I have stumbled upon a chicken secret that I have found to be quite magnificent. Did you know that cooking a roast chicken upside-down creates the most succulent breast meat ever? Better yet, this recipe cooks a whole chicken in a fraction of the time too!
The chef at Chez L’Ami Louis, which is known for having the best roasted chicken in all of Paris shared his secrets in the kitchen on an episode of I’ll have what Phil’s having” on PBS. Roasted chicken is a sacred national dish in France, so you know their chicken has to be incredible!
The secret to the most succulent chicken
The chef at Chez L’Ami Louis in Paris shared his techniques
- First, he started out with a really hot oven.
- Then he seasoned the chicken.
- Next he put the chicken in a cast iron pan, which is oven-safe and can handle high heat.
- Then he basted the chicken with duck fat and goose fat (don’t worry, you don’t have to use that).
- Lastly, he baked the chicken breast-side-down the entire time on a higher temperature which caused the chicken to bake much faster.
Here’s why the recipe works
- Cooking the chicken upside down protects the breast from drying out because the fattier dark meat is basting the breast the entire time and it’s not exposed to direct oven heat. The result is the most succulent breast meat ever.
- Believe it or not, it’s actually quite difficult to dry out dark meat, so it can be cooked at higher temperatures and still be moist and tender.
- Although the skin of the breast meat doesn’t brown as much, the skin on the back gets nice and crispy, so you can still enjoy lots of crispy skin.
- We are roasting it at a higher temperature which cooks the chicken much faster
- Duck fat is my favorite fat to use (and I don’t even like the flavor of duck meat). Duck fat tastes amazing with roasted chicken and vegetables, and makes the most unbelievable roasted potatoes you’ve ever had too!
- Other types of fat–Chicken fat, bacon fat, butter, or olive oil would also be a great substitute because the cooking technique itself is what really matters (see photo above).
- A whole chicken (make sure to remove any organs in the cavity).
- Carrots and onions under the roast chicken help the flavor of the chicken, plus they get basted in the chicken juices which makes them taste amazing.
- Fresh rosemary or thyme for more flavor (you can omit if you don’t have herbs).
Easy step-by-step instructions
- Chop whole carrots into 2 to 3-inch pieces. We want to keep the carrots bigger so they don’t soften too quickly.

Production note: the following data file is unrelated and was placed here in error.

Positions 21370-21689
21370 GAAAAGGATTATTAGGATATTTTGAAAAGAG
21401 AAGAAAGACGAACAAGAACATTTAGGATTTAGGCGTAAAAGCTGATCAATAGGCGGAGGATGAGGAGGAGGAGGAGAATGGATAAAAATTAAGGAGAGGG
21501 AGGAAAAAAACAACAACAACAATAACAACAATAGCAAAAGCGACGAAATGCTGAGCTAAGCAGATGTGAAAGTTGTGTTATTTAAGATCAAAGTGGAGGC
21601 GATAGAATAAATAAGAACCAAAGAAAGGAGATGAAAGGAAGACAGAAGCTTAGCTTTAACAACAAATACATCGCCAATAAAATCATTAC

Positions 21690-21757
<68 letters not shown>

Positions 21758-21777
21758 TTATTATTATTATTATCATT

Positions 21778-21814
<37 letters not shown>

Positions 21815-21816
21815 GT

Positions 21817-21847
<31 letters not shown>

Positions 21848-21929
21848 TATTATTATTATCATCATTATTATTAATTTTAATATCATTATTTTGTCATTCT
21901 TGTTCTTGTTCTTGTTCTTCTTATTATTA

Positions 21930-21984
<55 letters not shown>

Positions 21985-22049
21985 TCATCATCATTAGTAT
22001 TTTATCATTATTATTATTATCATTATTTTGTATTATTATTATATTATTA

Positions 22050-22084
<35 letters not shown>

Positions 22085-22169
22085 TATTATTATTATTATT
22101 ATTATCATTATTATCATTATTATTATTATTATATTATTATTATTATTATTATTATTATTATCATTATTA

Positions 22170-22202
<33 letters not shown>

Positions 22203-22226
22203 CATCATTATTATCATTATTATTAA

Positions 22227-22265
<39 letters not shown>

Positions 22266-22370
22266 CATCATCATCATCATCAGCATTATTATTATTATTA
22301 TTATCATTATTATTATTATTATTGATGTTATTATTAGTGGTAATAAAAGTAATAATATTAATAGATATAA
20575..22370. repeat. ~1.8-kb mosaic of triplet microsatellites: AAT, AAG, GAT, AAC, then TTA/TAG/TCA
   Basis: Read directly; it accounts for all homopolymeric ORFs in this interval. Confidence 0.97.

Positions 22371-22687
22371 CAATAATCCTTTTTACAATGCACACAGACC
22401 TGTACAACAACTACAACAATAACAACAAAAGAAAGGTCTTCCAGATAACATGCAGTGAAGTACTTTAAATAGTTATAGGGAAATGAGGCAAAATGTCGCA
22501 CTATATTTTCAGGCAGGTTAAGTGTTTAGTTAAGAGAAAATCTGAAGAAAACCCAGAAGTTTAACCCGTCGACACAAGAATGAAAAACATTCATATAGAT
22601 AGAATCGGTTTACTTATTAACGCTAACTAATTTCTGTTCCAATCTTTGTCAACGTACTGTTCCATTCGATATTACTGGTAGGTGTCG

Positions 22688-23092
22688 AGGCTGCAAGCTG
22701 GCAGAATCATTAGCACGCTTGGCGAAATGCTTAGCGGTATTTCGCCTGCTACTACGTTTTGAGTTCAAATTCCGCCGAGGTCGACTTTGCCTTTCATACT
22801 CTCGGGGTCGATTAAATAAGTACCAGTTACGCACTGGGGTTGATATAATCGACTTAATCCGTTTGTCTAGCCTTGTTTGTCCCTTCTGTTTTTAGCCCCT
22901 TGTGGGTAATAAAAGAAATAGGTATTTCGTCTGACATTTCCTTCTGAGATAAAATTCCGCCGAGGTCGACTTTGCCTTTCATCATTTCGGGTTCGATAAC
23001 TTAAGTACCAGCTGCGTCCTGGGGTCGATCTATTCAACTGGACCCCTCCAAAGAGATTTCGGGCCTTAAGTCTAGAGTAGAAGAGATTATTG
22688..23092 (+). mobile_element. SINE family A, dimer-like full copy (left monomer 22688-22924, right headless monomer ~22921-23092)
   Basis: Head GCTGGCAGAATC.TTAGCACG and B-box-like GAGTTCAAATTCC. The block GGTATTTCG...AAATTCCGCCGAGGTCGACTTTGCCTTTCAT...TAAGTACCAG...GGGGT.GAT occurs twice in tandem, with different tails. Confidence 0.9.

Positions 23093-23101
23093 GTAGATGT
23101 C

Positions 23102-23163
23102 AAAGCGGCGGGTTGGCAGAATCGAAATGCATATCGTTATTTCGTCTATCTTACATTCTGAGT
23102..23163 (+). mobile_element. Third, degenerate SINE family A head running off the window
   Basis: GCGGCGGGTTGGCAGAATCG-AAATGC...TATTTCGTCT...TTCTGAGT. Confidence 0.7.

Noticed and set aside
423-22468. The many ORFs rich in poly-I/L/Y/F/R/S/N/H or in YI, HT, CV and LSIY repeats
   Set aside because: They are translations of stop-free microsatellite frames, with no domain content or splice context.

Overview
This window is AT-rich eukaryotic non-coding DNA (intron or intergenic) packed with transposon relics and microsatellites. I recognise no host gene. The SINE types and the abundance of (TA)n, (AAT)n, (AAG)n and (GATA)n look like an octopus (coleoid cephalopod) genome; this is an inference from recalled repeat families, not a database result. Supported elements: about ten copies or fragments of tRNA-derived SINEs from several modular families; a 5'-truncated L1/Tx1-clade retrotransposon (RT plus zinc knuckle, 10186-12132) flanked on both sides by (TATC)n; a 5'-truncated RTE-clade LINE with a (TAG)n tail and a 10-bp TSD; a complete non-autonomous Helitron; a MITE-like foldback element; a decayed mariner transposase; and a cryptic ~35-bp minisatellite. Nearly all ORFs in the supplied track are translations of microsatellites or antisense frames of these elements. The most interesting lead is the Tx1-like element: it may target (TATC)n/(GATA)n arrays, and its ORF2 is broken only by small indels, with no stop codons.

- Cut a large onion in half and cut each half into quarters.
- Finely chop fresh rosemary. Reserve 1-2 whole sprigs for the pan. You can also substitute fresh thyme for rosemary if you’d like.
- Lay the onions, carrots, and 2-3 sprigs of rosemary in a circle in the pan. Make sure you are using an oven-safe large saute pan, cast iron skillet, ceramic pan, or roasting pan that can handle high heat. The vegetables will prop up the chicken during cooking and will be basted and flavored by the chicken…yum!
Step 5) Below is what the chicken looks like breast-side-up and breast-side-down after it’s been seasoned with salt and pepper and rubbed with butter and bacon fat. Rub the chicken with whatever type of fat you prefer.
Next is a photo of what it looks like out of the oven, breast-side-down again. You can see that you get plenty of crispy skin on the bottom!
Take the chicken out of the oven when a thermometer inserted in the chicken breast reads 160-165 degrees Fahrenheit because as the meat rests, the temperature raises which will help finish cooking the breast meat through.
You’ll need to remove the pan from the oven and flip the chicken over breast-side-up in order to get an accurate temperature.
Finishing the roast chicken, two options:
If you don’t mind your breast meat being white/blonde, you can bake the chicken upside down the entire time until it reaches 160-165 degrees Fahrenheit. You’ll be able to get lots of crispy skin from the back of the chicken.
If you prefer to have a little color on the breast meat, you’ll need to flip the chicken breast-side-up and finish baking for about 10 minutes under the broiler (with the broiler turned on) until the breast meat reaches 160-165 degrees Fahrenheit. Please see the recipe card for these two options.
When the breast meat reaches 160-165 degrees, remove it from the oven. Let it rest for 10-15 minutes before carving to allow the meat to finish cooking and for the juices to redistribute inside the chicken.
If you broil the chicken breast-side-up at the end, it will look like the photo below.
How to carve a roast chicken
Before you carve that meat, let it rest for 10-15 minutes! I can’t stress this point enough. Once it’s rested, place the chicken on a large cutting board breast-side-up.
- Remove the crispy skin on the back of the chicken and hide all of it for yourself while carving, ha!
- Slice straight down right next to the breast bone.
- Take the knife at the bottom of the breast meat and slice inward horizontally towards the bone.